Adaptations of literature are a common basis for theatrical scripts. Some transposing is easy as the length of the novel and the language development of the original work lends itself to easy transition. However, the thought of making a one-thousand-plus page book, and a Russian novel at that, into a reasonable length stage play appears to be a task beyond comprehension. Russian writers are noted for their extended story telling. They state, restate, go off on literary tangents, and use multi-names and diminutives of names for their characters. It doesn’t make for an easy read. Trying to convert a book such as Dostoyevsky’s ‘THE BROTHERS KARAMAZOV’ is a daunting task.
Jason Sherman is one of Canada’s leading playwrights. His adaptation of ‘THE BROTHERS KARAMAZOV’ was penned specifically for the Stratford Festival and runs there through September 24.
Written in 1880, ‘THE BROTHERS KARAMAZOV’ is a novel about murder, ethics and religion. Some of Dostoyevsky’s personal life is reflected in the play. His youngest son, Alyosha, died at the age of three, of epilepsy, a disease inherited from him. After the boy's death, Dostoyevsky went to the Oiptina Monastery to consult a famous spiritual director, Father Ambrose. Father Ambrose is the model for Father Zossima in ‘THE BROTHERS KARAMAZOV.’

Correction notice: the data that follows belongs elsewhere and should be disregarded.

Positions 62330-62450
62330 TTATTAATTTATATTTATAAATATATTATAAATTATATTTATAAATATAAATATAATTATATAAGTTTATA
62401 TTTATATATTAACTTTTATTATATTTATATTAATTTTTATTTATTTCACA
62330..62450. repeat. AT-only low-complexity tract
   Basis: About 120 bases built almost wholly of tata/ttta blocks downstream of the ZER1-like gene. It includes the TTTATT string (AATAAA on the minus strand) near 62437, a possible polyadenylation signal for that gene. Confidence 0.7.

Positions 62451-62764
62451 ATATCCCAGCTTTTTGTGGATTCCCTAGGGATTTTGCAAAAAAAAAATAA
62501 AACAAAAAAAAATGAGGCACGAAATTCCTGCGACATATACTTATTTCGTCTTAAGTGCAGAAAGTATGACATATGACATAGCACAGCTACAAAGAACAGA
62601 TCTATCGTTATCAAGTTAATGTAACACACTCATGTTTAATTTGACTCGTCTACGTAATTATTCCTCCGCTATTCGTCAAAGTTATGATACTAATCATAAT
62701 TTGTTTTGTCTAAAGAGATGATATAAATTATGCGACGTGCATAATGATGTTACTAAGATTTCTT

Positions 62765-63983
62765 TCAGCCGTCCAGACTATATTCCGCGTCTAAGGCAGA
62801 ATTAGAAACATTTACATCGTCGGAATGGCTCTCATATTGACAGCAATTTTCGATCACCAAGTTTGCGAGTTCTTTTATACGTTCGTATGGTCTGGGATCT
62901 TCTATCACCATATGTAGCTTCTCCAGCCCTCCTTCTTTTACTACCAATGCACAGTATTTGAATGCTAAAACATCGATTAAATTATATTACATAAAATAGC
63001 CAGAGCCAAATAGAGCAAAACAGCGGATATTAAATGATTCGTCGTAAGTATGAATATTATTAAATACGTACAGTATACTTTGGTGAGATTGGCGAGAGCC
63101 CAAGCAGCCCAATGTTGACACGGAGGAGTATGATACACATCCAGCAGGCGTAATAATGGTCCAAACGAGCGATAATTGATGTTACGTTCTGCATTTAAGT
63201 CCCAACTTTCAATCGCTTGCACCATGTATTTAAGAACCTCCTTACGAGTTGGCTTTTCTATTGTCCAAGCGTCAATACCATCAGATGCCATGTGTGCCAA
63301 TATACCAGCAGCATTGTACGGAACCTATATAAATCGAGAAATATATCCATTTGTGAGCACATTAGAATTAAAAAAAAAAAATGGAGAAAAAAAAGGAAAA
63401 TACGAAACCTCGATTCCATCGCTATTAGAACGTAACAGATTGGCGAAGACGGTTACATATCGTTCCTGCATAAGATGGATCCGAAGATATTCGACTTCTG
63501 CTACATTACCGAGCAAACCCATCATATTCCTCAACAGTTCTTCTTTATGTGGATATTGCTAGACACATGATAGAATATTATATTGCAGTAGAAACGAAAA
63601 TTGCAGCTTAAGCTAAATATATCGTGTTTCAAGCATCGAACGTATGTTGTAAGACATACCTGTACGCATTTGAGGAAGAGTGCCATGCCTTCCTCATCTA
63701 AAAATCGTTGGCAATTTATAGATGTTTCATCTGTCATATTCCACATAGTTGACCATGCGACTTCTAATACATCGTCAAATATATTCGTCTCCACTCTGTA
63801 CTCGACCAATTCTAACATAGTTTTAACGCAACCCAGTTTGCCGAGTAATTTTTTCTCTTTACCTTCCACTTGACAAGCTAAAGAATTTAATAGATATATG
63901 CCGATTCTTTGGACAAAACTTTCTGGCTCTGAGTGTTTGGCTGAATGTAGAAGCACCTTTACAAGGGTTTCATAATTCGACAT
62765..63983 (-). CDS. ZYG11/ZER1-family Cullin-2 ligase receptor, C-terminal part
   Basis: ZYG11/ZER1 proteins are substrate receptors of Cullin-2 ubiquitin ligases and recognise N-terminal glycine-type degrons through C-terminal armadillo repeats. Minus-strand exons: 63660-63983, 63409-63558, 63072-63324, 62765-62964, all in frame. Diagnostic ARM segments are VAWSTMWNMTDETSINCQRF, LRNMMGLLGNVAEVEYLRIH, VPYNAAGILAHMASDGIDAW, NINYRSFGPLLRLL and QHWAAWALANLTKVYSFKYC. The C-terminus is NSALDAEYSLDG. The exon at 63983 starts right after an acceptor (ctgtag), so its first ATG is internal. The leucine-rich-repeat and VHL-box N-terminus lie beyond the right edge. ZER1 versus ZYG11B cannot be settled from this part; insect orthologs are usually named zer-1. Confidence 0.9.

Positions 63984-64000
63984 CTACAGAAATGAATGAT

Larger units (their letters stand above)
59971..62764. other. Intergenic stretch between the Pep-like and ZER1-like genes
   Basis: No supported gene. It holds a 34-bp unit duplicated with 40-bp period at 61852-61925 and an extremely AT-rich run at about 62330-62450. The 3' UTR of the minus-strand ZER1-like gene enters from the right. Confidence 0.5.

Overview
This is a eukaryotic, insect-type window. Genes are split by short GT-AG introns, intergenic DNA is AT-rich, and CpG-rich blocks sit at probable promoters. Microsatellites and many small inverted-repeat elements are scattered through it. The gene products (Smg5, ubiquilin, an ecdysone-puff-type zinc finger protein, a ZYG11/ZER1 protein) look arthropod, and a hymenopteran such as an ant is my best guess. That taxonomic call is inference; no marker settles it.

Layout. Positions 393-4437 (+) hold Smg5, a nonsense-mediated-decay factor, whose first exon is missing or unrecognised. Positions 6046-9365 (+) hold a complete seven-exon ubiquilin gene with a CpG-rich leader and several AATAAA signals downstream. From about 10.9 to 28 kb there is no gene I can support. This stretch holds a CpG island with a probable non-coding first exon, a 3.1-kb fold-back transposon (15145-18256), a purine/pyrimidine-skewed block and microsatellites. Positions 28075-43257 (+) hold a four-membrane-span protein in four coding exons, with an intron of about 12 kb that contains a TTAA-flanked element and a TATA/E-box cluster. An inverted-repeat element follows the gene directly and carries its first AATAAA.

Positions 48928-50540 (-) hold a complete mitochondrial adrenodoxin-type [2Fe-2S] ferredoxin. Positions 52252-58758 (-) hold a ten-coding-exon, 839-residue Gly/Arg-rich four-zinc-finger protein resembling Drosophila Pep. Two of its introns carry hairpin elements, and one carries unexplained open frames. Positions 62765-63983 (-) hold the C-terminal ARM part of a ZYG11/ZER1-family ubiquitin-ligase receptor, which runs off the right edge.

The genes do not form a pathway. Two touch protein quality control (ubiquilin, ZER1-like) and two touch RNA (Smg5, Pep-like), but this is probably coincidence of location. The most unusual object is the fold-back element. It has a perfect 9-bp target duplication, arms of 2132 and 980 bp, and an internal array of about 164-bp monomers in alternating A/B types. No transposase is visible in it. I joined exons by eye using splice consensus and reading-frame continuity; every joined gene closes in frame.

‘THE BROTHERS KARAMAZOV’ is the story of a parricide. Dmitri, Ivan, Alyosha, and their half-brother, the epileptic valet Smerdyakov, are the children of Fyodor Pavlovich Karamazov who is fringing on senility, is mean, and obsessed with sex. All his children, except Alyosha, hate Fyodor, but for different reasons. Dmitri is in love with the same woman as his father; Ivan hates his father because he so nearly resembles him; Smerdyakov loathes him for corrupting his mother and for keeping him a serf. All three want the old man's money. When he is mysteriously murdered, all are filled with guilt, although it is Smerdyakov who has actually committed the crime.
Much to my surprise, having struggled though the complexity of many Russian novels, I found Sherman’s script easy to follow and I was intrigued by the stage goings-on. This is a tribute to Sherman’s translation and the brilliant directing of Richard Rose. He has the entire cast stay on or on the fringes of the stage throughout the production. This makes for smooth transitions and forces the audience to become part of the action as we find ourselves part of the action.